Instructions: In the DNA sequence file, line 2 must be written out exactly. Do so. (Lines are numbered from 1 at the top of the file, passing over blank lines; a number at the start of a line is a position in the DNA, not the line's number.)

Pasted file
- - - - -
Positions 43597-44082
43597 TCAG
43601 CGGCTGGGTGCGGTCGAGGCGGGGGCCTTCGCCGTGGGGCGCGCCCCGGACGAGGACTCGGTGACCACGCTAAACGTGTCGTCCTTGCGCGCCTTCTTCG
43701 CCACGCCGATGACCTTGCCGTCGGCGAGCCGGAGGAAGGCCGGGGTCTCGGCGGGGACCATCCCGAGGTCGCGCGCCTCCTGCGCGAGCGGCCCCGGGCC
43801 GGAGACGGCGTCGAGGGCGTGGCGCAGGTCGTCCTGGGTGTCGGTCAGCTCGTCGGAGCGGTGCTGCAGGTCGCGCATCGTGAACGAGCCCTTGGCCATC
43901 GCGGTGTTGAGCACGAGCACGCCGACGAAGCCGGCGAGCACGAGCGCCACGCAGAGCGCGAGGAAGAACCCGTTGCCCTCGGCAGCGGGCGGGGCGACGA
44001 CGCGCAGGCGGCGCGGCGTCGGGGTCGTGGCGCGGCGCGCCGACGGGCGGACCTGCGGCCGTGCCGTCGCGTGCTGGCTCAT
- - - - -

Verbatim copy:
43597 TCAG